Introduced by Sydney socialist Clara da Costa-Reidel.
Reform versus revolution is a perennial debate on the Left. Those in the former camp believe we can use the state to implement socialism from above, while those in the latter argue that the state must be smashed in order to build a new society from the bottom up. Reformists believe we can capture the state and wield it for our own purposes, gradually chipping away at the foundations of capitalism to create a socialist society. The most important experiment in reformism was the Allende government in Chile from 1970-73, the first democratically elected socialist government in the world. Salvador Allende, and his Popular Unity government, were thrust into power on a wave of mass worker and peasant mobilisations against the traditional ruling elite, and represented the hope of socialism for many on the international Left. Yet merely 3 years later, these hopes were brutally crushed when the Popular Unity government was overthrown in a bloody military coup, led by General Augusto Pinochet, which tortured and killed tens of thousands of people, utterly decimating the hopes and dreams of an entire generation. How did one of the most impressive reformist experiments in history end in such a horrific disaster? This talk will explore the limitations of the reformist approach to achieving socialism, in particular discussing the role of the state in maintaining the capitalist system. It will argue that socialists must look to a force outside the parliament, the organised working class, to overthrow the capitalist system and build socialism from below.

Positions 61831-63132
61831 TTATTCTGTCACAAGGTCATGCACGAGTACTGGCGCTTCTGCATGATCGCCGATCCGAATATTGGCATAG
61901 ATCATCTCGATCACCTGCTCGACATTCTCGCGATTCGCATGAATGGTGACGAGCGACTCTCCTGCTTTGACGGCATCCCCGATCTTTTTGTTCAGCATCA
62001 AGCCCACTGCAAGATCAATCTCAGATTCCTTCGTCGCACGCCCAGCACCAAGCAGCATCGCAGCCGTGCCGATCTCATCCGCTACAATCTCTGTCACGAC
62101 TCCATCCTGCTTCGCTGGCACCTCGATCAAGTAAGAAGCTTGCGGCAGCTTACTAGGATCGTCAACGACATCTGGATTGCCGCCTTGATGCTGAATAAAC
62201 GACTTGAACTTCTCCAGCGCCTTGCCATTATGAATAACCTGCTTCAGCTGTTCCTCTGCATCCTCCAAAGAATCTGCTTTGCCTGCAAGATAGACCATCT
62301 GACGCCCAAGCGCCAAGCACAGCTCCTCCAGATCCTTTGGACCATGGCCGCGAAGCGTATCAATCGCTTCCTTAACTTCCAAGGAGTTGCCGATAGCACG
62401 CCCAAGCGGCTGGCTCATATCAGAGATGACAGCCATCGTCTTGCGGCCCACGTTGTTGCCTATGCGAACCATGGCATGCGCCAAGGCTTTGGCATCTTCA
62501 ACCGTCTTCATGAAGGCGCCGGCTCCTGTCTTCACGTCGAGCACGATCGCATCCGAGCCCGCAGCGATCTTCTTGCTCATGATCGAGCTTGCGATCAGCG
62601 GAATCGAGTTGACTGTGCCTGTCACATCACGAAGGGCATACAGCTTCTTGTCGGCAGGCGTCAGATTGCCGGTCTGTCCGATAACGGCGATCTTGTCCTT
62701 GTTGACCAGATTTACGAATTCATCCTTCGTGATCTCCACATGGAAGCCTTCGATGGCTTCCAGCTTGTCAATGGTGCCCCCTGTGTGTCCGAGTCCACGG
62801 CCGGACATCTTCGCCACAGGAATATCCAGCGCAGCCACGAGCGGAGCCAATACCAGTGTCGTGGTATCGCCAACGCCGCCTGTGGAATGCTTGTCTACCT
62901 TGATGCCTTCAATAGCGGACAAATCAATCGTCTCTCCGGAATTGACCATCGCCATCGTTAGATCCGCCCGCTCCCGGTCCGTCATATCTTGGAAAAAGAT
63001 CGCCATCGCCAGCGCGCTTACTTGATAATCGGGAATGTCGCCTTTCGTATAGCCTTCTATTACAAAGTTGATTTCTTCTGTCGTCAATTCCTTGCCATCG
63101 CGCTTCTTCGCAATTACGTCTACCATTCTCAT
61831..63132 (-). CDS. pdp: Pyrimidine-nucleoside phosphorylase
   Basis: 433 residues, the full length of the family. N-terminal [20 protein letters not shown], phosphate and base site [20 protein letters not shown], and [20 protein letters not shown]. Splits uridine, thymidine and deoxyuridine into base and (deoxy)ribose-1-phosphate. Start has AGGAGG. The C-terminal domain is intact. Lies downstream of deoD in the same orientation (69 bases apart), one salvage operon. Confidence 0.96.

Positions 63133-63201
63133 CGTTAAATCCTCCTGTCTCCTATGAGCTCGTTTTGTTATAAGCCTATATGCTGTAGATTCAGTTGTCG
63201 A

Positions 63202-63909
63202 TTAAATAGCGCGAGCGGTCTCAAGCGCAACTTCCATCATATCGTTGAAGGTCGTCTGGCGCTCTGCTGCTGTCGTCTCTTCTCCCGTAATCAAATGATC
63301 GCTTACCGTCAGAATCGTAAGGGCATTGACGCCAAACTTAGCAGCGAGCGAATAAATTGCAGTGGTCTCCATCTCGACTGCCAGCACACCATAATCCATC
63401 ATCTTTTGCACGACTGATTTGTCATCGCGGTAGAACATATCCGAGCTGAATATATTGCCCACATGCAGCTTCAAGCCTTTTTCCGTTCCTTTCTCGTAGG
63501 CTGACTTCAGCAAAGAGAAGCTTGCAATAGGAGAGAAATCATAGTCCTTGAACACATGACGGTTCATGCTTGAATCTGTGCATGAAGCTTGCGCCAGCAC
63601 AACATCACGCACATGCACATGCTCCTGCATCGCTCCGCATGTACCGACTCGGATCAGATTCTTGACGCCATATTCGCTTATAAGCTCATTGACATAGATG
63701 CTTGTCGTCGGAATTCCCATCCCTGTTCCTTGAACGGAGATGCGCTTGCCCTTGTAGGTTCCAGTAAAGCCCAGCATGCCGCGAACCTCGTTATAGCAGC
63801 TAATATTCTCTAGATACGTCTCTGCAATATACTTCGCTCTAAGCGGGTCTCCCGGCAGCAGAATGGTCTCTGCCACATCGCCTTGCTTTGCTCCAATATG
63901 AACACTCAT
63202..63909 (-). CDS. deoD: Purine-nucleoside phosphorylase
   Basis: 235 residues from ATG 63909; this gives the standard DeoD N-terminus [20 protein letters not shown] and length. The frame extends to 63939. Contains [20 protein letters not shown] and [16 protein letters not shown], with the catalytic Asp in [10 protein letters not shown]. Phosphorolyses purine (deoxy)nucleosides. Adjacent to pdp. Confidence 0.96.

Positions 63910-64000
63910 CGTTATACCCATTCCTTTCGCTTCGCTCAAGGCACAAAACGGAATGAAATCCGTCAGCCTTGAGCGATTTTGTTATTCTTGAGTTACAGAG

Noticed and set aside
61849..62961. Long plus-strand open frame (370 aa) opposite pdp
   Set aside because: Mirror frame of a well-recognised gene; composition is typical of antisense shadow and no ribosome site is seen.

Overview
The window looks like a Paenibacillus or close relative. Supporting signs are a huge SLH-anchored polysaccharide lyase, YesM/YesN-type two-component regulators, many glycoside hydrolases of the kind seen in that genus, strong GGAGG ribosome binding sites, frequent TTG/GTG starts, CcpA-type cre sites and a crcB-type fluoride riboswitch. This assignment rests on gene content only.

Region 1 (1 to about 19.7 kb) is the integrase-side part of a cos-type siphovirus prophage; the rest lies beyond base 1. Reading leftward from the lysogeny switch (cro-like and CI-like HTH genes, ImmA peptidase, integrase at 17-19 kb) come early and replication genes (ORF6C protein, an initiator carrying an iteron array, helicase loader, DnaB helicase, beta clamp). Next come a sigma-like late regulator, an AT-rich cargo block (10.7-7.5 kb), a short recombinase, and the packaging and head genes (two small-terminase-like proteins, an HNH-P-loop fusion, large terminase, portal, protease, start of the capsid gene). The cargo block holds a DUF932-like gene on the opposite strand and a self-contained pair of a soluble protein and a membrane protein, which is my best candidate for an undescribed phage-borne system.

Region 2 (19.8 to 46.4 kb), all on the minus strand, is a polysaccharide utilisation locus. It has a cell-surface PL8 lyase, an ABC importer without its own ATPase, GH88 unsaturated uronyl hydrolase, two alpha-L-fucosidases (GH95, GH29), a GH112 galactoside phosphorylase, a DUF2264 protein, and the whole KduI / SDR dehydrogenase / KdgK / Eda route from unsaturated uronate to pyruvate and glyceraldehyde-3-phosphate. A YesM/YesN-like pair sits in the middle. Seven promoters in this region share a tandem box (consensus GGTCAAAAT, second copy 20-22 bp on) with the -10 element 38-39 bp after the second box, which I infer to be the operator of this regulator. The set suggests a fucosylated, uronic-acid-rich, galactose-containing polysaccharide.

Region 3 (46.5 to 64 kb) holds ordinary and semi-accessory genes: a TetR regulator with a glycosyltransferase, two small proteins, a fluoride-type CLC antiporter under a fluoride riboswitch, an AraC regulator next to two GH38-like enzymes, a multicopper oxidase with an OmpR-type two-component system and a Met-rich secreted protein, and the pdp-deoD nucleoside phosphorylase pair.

M, Gonzalez. (2002). Chile 1972-73: The Workers United. In C. Barker (ed), Revolutionary Rehearsals (pp. 41-82). Chicago: Haymarket Books.